The price of gentrification
Here in Dubuque, we are luckier than some may think. Of course, we’re not free from some of the ailments that come from being a city in the U.S., like homelessness and crime. But, considering our size and the economy, we’re doing well. According to the U.S. Bureau of Labor Statistics, the unemployment rate for Dubuque in December 2014 was 3.7 percent, lower than Iowa’s unemployment rate and much lower than the U.S. unemployment rate at that time. Also, according to the MIT Living Wage Calculator, the living wage for one adult in Dubuque is $7.97. Of course, we can argue that things aren’t as good as the numbers suggest, but there’s little denying that Dubuque is in a good spot.
Also worthy of mention: Dubuque has evaded the same woes as some of the major cities, such as San Francisco and New York City. Why both of these are particularly mentioned is because they both have suffered from gentrification.
Gentrification is understood to be the buying and renovation of houses and stores in deteriorated urban neighborhoods by upper- or middle-income families or individuals, thus improving property values but often displacing low-income families and small businesses. This can be a double-edged sword, for obvious reasons.
On the positive side, if a group of wealthy or high-income people were able to come to a city and reinvent an area that has been abandoned or lies in desperate need of renovation, thereby adding value to a city without adversely affecting the population, then that’s wonderful. It’s the kind of thing that politicians salivate over.
Sadly, what we see happening in some of the big cities is the character of these cities being eroded rather than improved. For example, in New York City, some city landmarks have been taken over and turned into fancy stores and such. CBGB, the legendary bar that housed iconic bands and artists, is now a high-end clothing store for men called John Varvatos, and the club known as The Electric Circus is now a Chipotle, according to an article in the British tabloid newspaper The Daily Mail.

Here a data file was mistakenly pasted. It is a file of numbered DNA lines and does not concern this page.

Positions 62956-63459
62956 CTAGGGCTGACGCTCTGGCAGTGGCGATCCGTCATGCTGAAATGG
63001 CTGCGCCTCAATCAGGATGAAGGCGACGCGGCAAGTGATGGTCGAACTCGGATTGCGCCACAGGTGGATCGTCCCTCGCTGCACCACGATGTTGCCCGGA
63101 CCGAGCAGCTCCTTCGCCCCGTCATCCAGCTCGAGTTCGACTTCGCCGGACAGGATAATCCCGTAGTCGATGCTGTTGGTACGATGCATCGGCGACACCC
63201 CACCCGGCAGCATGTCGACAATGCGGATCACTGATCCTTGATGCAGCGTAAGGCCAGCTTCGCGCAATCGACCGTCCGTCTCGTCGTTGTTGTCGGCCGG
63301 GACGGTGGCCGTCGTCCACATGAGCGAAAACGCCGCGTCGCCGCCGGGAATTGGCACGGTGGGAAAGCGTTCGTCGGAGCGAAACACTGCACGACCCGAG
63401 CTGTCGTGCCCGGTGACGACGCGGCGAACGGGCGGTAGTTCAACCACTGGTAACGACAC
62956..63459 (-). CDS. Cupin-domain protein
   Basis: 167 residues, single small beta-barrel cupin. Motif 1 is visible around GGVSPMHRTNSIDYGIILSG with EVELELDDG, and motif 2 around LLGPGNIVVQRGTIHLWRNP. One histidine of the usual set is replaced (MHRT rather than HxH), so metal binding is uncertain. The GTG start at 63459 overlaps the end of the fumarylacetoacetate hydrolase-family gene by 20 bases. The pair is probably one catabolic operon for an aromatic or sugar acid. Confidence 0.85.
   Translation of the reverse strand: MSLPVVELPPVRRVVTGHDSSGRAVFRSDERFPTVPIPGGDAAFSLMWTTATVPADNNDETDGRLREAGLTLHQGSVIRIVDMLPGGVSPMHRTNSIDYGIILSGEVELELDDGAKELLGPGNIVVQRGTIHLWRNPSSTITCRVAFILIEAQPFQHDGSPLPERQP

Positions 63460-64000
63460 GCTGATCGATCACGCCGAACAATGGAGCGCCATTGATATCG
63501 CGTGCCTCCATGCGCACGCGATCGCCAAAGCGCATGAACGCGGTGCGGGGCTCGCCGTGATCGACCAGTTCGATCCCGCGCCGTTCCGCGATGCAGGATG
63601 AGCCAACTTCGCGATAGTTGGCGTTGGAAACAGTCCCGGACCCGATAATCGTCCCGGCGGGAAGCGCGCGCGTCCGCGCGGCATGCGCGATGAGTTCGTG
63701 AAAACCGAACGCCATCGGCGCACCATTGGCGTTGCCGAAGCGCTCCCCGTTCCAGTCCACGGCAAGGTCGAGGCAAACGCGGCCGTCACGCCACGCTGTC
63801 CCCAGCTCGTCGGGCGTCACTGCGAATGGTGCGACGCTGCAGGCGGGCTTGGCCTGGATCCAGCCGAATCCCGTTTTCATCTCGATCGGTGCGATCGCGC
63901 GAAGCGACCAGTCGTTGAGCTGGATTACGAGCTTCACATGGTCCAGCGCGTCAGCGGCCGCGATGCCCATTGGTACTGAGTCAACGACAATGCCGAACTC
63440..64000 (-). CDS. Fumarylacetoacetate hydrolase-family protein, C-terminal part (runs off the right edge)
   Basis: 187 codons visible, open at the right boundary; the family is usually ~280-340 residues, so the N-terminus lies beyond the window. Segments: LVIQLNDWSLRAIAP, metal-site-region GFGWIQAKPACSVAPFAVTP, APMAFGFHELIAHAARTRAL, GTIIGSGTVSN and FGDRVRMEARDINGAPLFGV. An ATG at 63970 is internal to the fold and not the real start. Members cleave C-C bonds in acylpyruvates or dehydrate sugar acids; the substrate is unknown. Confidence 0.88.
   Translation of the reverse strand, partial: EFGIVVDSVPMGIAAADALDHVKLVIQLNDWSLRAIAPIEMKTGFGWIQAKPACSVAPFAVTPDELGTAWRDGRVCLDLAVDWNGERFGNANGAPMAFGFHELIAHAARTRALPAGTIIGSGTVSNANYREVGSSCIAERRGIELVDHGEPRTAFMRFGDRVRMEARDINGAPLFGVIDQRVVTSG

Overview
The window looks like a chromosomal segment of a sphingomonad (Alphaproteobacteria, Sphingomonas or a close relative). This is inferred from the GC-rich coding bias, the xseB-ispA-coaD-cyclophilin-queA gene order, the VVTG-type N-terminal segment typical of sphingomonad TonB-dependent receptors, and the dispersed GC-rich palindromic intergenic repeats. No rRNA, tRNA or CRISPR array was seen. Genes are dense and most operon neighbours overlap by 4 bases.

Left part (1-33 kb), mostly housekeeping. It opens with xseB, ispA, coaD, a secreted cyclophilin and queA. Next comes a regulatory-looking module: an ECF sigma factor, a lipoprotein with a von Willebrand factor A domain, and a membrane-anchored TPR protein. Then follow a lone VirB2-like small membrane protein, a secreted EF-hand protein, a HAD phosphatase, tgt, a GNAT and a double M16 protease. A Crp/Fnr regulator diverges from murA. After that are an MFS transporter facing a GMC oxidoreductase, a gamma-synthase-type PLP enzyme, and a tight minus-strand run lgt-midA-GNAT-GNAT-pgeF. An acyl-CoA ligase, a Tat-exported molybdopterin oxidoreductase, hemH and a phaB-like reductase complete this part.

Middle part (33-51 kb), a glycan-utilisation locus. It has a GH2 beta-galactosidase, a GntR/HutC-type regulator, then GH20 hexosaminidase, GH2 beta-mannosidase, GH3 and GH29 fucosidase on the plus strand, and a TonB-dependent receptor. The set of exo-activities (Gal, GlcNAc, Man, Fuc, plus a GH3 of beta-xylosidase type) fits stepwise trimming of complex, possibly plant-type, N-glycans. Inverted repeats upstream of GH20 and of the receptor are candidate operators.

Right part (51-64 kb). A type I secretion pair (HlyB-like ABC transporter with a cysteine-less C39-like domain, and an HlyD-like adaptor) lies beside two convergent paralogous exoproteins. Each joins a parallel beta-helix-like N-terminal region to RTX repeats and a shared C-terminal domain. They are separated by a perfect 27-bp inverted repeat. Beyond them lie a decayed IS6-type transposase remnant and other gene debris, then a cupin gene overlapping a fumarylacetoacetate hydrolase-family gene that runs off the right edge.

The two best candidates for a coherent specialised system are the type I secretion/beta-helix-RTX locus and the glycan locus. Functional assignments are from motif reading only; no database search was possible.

With San Francisco, you need to look no further than a video of John Oliver at the Crunchies Awards positively eviscerating the Silicon Valley types. You know, the kind that take private buses to work, like the people at Google.
Think we’re done? Another article by the Sacramento Bee allows you to look at both the salary needed and median home price. A median-priced home in San Francisco costs nearly $1 million, and that’s not nearly the most expensive! Amazingly, a few places in California like Arcadia, Beverly Hills, Cupertino, Danville, Los Gatos, Manhattan Beach, Menlo Park, Mountain View, Newport Beach, Palo Alto (home of Stanford), Ranchos Palos Verdes, Santa Monica and Saratoga, all have higher median home prices than San Francisco. Who on God’s Green Earth can afford to buy houses there?! (Except for of course my dear aunt who lives in the Los Gatos area).
Sadly, gentrification isn’t an isolated issue. A New York Times article last year tracked how much of a share the median rent in a city takes up from the median income of that city. For example, in Los Angeles, the median rent there took up a whopping 47 percent of the median income in the 4th quarter of 2013! In fact, places like Miami, Santa Cruz, San Diego, and yes, San Francisco, all had median rents that took up more than 40 percent of median income.
Now, this is not to diminish the good and sometimes great that these cities have accomplished. San Francisco, for example, just saw 77 percent of its voters vote for an eventual $15 minimum wage, following Seattle’s example. Bill de Blasio, NYC’s current mayor, has been fighting for such worthy progressive causes as universal pre-K education and a higher minimum wage. However, until these cities rein in gentrification, these efforts might end up being as useful as rearranging chairs on the Titanic.
So, in all honesty, we should be grateful that we live in Dubuque. With a strong economy, reasonable living expenses, and limited gentrification, we should be thankful that we have the city we have right now. As good as major cities like NYC and San Francisco are, for a city to accommodate only the rich at the expense of everyone else is to cut out the heart of what made that city special in the first place.